Istanbul – Part Three: Food

The food in Turkey was delicious and we experienced it in many forms and many places: from elegant restaurants with white table cloths and doting waiters to the chaos at the floating fish sandwich boats at Eminönü.

Fish boat at Eminönü

The traditional accompaniment to the famous fish sandwich is pickle juice. Some versions of the drink are only juice, while others include vegetables as seen below.

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I have to say, the Turks know how to use their spices and their vegetables. Turkey’s typography and climate zones are varied enough that just about everything grows somewhere in the country. Fruits, nuts, vegetables, and meat — there was no lack of variety in restaurants and in markets.

Spice market w/ pepper mills and Turkish tea glasses

The Turks are also ubiquitous tea drinkers. When walking down a street, we were frequently passed by a man or boy carrying a tray with two or three glasses of tea. I assume these were going to a shop owners or workers unable or unwilling to brew their own. Tea is drunk from glasses, not cups, and always served with sugar, but never with milk.

Tea at the hookah cafe

Honey is also extremely popular in Turkey. Most stores carry jars of nuts immersed in honey. We were told that the Turks consume these to get energy. My daughter and I got our own (over)dose of honey the evening my friend and former Svanholm guest, Sungur, took us to Istanbul’s most famous baklava purveyor.

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I never knew there were so many different types of this tasty treat. It was hard to choose because they all looked so good, so we tried a few.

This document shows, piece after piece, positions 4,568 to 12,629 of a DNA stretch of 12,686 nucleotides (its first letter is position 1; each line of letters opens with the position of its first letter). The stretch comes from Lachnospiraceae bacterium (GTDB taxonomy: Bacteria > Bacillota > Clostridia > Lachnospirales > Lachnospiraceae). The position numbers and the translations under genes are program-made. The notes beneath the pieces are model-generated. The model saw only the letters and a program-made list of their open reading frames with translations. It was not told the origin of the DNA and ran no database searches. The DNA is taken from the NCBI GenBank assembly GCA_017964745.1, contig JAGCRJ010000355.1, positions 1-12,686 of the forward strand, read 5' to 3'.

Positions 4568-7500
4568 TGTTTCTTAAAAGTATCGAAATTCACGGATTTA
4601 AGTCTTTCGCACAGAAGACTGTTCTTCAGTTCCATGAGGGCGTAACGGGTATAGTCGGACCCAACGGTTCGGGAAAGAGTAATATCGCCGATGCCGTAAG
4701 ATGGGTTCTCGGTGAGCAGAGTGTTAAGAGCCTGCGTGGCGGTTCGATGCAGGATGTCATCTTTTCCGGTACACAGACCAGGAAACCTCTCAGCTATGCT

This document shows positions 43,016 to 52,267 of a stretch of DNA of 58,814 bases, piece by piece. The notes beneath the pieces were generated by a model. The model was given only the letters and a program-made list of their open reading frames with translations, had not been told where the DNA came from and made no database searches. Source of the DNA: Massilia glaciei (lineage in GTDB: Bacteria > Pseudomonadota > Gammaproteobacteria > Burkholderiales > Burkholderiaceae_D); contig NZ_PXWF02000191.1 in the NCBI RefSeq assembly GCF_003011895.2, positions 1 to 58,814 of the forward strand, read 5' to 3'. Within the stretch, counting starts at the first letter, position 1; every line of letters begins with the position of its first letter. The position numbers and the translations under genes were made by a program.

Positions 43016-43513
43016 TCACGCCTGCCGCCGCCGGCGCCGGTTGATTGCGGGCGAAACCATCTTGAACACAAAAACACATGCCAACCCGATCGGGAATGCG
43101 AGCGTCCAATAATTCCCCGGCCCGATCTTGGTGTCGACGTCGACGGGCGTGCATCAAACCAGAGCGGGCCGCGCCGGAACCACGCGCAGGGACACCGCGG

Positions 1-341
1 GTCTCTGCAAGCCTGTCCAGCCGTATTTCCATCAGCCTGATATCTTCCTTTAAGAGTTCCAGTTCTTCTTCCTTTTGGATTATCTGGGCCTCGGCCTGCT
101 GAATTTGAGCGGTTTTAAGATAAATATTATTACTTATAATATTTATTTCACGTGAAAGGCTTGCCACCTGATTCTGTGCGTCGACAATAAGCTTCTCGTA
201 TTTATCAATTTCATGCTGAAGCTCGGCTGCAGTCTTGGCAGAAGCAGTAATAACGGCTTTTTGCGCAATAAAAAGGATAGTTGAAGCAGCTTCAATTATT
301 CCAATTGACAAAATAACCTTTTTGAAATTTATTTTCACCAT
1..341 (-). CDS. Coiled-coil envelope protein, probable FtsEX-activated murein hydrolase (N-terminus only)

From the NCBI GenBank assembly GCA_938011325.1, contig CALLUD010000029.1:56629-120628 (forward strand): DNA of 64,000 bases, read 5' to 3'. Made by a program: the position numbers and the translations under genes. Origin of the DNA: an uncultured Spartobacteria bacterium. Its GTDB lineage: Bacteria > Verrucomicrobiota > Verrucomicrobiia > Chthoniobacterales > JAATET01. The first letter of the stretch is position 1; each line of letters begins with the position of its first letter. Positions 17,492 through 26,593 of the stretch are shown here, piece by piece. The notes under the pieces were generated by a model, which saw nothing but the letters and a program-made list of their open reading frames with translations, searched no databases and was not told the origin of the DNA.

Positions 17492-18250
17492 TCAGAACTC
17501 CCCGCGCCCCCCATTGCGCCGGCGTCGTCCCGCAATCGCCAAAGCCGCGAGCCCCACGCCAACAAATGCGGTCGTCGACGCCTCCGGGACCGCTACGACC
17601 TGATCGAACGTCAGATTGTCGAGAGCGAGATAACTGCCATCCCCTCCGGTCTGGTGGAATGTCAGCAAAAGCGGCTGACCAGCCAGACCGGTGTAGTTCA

That's honey, sonny.

It was also in this establishment that we saw portraits made from baklava. A new Minnesota State Fair category perhaps? See if you recognize anyone in the portraits below.

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Obama in baklava

Because we visited Istanbul on the verge of spring, the street vendors were all still selling roasted chestnuts when we arrived, but many had transitioned to ears of corn by the time our week was over. Other popular stands were those selling freshly squeezed juices.

Roasting walnuts

Outside the Blue Mosque we encountered one street vendor who was selling made to order candy on a stick. It was beautiful, but so unnaturally colorful that I was not even tempted to try it.

Candy made to order

Our last night in Istanbul we decided we wanted kebab. We found the perfect place, with a second floor view of the activity below, a very attentive waiter (who ran down the block to get me a beer), and a delicious variety of kebab. I still can’t believe we ate the whole thing!

With our kebabs - I can't believe we ate the WHOLE thing!

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2 Responses to Istanbul – Part Three: Food

  1. As always, your photos and commentary leave me in a blissful state of feeling like I got to go on vacation with you!
    xo, Laurie

  2. John Sipe says:

    Katy: Wonderful. I love the balance of type to photos. Hurry back. John 404

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